Month: February 2016

Interactive STEM Notebooks: Science and Engineering Debrief

As with any STEM project, having a way for students to debrief or reflect is important.  Research shows that by providing an opportunity for students to reflect on what they have learned, enhances meaning, encourages insight and provides a platform for more complex thinking and learning.Although I like and use the debrief pages in the above link, sometimes a lesson just requires a little bit of a different angle.   As a result, I’ve created a new set of debrief and reflection pages that are  aligned to the NGSS Science and Engineering Practices.  Teachers can choose to have students use them all at the end of the inquiry or throughout the inquiry for more complete learning during the inquiry.

4 Super Fun Science Experiments for Kids

Interactive STEM Notebooks: Foldables

I’ve posted about foldables before because I think they are a really creative way for students to further their understanding through STEM Notebooks.  Most foldables are pretty general, lending themselves to almost any application (and other subjects as well).

Here are my favorites:
Engineering Design Process foldable- The EDP foldable allows students to chart their progress and record their steps as they seek solutions.

Three-Flap foldable- I like this one because it can serve many purposes.  Students can use this foldable for vocabulary words, linear processes, lists, etc.

Triangle Foldable- This one is also pretty general, but I like to use them for Claim, Evidence, Reasoning.  They are also helpful when students are comparing different designs or writing main ideas and supporting details.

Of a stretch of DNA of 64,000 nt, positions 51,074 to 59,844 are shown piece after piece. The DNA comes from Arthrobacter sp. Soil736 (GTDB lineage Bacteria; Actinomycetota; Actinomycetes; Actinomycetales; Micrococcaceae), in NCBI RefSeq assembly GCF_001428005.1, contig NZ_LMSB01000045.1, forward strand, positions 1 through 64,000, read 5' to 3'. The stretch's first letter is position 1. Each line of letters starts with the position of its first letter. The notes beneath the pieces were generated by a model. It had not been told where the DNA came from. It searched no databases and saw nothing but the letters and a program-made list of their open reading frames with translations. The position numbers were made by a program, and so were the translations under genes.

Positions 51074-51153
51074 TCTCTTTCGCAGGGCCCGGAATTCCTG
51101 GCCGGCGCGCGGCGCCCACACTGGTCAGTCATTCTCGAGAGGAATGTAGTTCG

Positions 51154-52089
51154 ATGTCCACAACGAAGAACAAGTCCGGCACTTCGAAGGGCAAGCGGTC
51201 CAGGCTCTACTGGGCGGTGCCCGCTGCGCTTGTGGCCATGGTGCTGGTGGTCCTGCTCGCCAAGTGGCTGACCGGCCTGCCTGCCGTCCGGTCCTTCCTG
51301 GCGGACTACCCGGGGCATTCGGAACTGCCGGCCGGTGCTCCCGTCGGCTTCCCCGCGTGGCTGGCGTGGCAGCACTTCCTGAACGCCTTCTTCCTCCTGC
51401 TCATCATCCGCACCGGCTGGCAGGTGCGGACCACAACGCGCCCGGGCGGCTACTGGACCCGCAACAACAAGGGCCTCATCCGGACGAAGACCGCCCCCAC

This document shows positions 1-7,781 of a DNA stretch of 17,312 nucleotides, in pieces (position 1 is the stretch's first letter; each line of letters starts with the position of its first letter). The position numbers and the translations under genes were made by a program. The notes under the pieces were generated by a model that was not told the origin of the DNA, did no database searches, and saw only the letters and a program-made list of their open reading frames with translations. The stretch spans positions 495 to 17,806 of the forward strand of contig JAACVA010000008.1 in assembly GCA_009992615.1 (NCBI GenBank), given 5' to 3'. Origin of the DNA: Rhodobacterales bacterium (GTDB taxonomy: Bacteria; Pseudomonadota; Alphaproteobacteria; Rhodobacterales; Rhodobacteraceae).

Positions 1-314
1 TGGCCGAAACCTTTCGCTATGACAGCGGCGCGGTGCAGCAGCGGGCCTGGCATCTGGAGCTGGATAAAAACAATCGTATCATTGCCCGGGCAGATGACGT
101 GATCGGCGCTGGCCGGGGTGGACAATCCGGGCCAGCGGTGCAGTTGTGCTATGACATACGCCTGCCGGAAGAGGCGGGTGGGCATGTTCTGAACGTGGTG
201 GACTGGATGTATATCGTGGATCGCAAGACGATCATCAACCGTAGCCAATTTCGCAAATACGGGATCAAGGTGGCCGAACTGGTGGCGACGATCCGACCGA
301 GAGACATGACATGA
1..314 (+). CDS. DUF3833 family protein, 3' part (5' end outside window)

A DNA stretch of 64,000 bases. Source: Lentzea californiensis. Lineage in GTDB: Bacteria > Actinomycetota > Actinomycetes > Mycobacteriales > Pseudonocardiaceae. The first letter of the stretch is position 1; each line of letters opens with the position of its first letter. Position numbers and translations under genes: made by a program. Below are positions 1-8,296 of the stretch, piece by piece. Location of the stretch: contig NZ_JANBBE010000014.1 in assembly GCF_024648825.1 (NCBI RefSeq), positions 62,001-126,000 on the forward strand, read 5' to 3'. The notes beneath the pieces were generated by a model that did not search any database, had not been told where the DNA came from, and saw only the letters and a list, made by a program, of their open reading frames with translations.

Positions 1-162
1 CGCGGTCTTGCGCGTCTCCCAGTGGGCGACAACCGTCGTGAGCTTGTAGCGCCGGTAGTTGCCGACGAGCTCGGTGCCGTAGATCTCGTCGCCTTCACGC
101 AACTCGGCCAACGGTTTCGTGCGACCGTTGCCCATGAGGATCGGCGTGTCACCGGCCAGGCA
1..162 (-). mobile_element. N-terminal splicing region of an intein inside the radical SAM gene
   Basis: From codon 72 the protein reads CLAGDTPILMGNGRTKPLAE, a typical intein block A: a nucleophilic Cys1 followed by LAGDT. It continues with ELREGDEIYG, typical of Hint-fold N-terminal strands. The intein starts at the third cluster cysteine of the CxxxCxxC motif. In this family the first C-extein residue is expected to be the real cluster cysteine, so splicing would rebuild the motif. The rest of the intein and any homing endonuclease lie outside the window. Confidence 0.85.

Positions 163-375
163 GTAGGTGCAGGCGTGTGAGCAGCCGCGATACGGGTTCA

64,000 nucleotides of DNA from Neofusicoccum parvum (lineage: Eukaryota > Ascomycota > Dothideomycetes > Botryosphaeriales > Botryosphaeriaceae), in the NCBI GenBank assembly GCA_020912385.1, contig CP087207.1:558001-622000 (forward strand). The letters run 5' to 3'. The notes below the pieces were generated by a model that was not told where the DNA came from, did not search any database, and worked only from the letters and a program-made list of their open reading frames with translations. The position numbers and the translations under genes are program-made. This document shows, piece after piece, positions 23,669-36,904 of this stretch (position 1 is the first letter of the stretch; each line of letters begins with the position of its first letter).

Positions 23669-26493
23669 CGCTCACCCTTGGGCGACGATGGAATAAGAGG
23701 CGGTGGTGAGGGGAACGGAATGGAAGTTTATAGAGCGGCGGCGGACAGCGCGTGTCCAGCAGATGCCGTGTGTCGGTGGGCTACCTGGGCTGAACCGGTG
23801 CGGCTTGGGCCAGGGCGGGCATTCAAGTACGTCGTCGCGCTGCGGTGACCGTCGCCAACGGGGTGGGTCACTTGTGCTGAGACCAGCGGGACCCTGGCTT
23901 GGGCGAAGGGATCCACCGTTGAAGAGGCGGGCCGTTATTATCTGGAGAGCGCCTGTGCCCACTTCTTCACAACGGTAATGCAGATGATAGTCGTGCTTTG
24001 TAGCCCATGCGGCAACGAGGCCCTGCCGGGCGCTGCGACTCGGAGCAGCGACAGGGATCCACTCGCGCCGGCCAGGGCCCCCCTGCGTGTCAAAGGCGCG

Spinner Foldable- This foldable is good for concepts that lend themselves to cycles or processes

Get All 4 Foldables Interactive STEM Notebook Pages!


Interactive STEM Notebooks: The Nature of Science and Engineering

One of the first content pages in my Interactive STEM Notebooks is regarding the nature of science and engineering.  I like for students to ponder what science is (and isn’t)  and what engineering is (and isn’t) so that they can use this information to form a working definition of Science and Engineering.

Students have all kinds of conceptions of what science and engineering are.  By letting them discuss these ideas with their partner and then with the class, I find that they gain a better understanding. As the year goes on, students are invited to modify and add to their definitions, showing both growth and mastery.

Get the Nature of Science and the Nature of Engineering Interactive STEM Notebook Pages!


4 Super Fun Science Experiments for Kids

Interactive STEM Notebook: Table of Contents

Another element that I like to include in Interactive STEM Notebooks is a glossary.  I like them to become personal glossaries, but I model the process as a whole class during the first quarter so that students understand the expectation.  First, students glue the sheets in the back of the notebook, starting with the last page and working forward.  I start using four pages (2 full sheets per student)  After that, students are on their own to collect words that are new to them or have special meaning.  Blank sheets are made accessible so that students can glue in new ones as needed.

To keep everyone on track, I do suggest that perhaps *this* word might be an interesting one to write in our personal glossaries.  In order to make sure that students write down the correct definition, they have “approved” sources from which they can get the definition.  That way, students aren’t guessing at the meaning of a new word.

When I grade the Interactive Science Notebooks, there is a spot on the rubric to assess their attention to their personal glossaries. (Stay tuned for the rubric!)

Get the Glossary and Table of Contents Interactive STEM Notebook Pages!


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